By J. Gerald Suarez
Special to The Washington Post
— If you could pick only one, would you consider yourself to be a critic or an artist? Your answer to this deceptively simple question could give you an interesting insight about your approach toward the opportunities and experiences that shape your career and influence your choices.
There are fundamental differences between a critic and an artist. A critic is someone who forms and expresses judgment on the merits or faults of something. Critics ponder and react to what is already there. They initiate their work in response to the creations they observe in the external world. Critics focus on translating their perceptions into commentary and articulating their reactions to an audience.
The artist, on the other hand, is a creator. Artists initiate their work from a more introspective, intangible world. The artist's inspiration is internal, a process of translating emotion into a tangible reality. The output of their effort enables others to reflect and connect with the emotional world represented by the creation.
Being an artist is not easy. Creating something whole and fresh never is. The process itself requires courage and commitment to self-discovery. Picasso once noted that "every act of creation is first an act of destruction." To achieve uniqueness, one must destroy sameness. To achieve breakthrough, one must break with convention. Yet distancing one's self from sameness and convention makes one susceptible to fear, to the criticism of others and the disinclination to pursue a new path.
We all have the ability to perform in ways that will make us artists of our own future. We can either spend time blaming, critiquing and reacting to whatever is out there, or we can use our talents to paint our own canvas.
Our career is like a painter's canvas, a platform upon which we can express ourselves. It is our blank slate. We can either create beauty — in the form of possibilities, hope, aspirations and positive impact — or we can spend our time as a critic, while allowing others to paint the canvas for us.
Imagine you have a blank canvas stretched before you in which you can "paint" your future. Picture this image in your mind as you reflect on the following questions:
What would you like to create?
How would you like that future to look?
What would you like to achieve?
What would you like to express?
What would you like to become?
What impact would you like to have on others, in your field?
What will truly fulfill your aspirations?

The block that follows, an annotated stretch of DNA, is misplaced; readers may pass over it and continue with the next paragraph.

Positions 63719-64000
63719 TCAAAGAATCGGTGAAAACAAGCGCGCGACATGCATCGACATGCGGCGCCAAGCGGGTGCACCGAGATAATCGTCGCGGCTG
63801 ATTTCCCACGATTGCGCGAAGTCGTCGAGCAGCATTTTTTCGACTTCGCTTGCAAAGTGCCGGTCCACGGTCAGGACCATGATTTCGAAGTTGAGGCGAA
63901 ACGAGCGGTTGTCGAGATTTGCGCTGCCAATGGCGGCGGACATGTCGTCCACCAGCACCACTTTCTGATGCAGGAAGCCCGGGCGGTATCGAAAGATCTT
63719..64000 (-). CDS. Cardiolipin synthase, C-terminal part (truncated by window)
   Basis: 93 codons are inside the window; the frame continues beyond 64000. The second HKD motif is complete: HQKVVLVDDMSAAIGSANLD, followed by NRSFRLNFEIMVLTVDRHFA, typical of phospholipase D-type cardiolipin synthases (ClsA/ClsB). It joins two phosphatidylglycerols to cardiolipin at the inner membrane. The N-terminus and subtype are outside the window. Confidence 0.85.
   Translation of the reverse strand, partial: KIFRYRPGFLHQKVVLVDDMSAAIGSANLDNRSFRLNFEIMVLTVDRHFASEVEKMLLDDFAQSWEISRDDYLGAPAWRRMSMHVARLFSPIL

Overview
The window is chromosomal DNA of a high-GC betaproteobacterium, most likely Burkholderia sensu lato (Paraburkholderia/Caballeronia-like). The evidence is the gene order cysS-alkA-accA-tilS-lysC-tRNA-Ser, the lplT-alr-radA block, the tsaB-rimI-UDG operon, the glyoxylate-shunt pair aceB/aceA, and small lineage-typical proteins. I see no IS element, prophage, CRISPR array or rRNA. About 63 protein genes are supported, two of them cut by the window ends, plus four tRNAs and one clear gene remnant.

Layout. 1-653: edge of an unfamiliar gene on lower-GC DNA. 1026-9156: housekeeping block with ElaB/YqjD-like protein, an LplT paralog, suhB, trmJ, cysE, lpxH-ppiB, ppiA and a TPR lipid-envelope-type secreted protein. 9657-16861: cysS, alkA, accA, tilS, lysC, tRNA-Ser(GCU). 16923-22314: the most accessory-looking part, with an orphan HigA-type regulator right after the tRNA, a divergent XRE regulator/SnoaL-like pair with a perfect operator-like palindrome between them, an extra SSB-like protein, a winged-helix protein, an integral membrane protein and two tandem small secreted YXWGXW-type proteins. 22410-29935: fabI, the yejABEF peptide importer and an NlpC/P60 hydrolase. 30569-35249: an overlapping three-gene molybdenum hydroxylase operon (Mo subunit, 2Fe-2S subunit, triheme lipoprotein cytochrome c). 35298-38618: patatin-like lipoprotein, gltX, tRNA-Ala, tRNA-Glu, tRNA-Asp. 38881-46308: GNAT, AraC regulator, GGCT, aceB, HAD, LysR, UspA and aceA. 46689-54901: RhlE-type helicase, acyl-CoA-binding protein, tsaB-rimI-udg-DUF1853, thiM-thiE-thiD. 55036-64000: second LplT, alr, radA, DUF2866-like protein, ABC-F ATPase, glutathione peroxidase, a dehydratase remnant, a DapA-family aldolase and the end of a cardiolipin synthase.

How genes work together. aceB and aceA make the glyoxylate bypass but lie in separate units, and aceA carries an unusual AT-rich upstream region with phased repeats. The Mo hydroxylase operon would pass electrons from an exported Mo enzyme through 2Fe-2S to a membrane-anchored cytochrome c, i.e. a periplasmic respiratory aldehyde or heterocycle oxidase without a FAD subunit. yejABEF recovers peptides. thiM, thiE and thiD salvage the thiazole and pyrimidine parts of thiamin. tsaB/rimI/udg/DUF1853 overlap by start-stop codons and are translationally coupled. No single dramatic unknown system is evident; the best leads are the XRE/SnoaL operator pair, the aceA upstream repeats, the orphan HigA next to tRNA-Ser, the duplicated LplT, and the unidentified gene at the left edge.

What would you like your legacy to be?
Those who allow others to paint their canvas are forfeiting their hopes and dreams. They're surrendering their aspirations and becoming derailed by the tyranny of what seems right, not what is right for them. These same individuals go through their careers seeking validation through external rewards, while in their souls, they are dampening the fires of their dreams.
Managers and workers in all fields of endeavor struggle between what they really want to become and what they are currently doing. They put up with a job that doesn't satisfy and or dread about new opportunities and conditions they can't stand, and rationalize their circumstances. It becomes easy to assign accountability and place blame outside of themselves, but the real answer to the malaise lies within.
An executive director at a Fortune 500 company pulled me aside during the break of a strategy session. He shared with me the news that he had been targeted to become vice president of the business unit. I congratulated him, But his mood and reaction were not celebratory.
"Tell me more," I said.
"I've seen what it's like at that level," he said. "It is quite bad for me as it is, and I cannot imagine increasing the intensity up a notch."
As I listened attentively, he went on: "Expectations are surreal, the margin of error narrower, the pressures to deliver results are immitigable. There is no work-life balance. I want to enjoy my family. I'm content right now."
"Then turn it down," I said.
"I can't, it would send the wrong signal to the leadership that I do not have aspirations to move up. I'm trapped in my own success."
We met again during lunch, and I asked him to think about what would be his ideal scenario.
"It is too late for me," he replied. The paint had dried. He was too concerned about the blow back from turning down this offer and about the reaction of his boss. He reluctantly accepted the VP position, his canvas was painted for him by the leadership team and his imbalanced life is now a reality.
As the painter Vincent Van Gogh noted, "If you hear a voice within you say 'you cannot paint,' then by all means paint, and that voice will be silenced."
The power to become the artist of your career's canvas lies within. Pick up the brush and paint the picture you wish to become.
Suarez is professor of the practice in systems thinking and design and a fellow of the Center for Leadership Innovation and Change at the University of Maryland's Robert H. Smith School of Business. He is also an executive coach.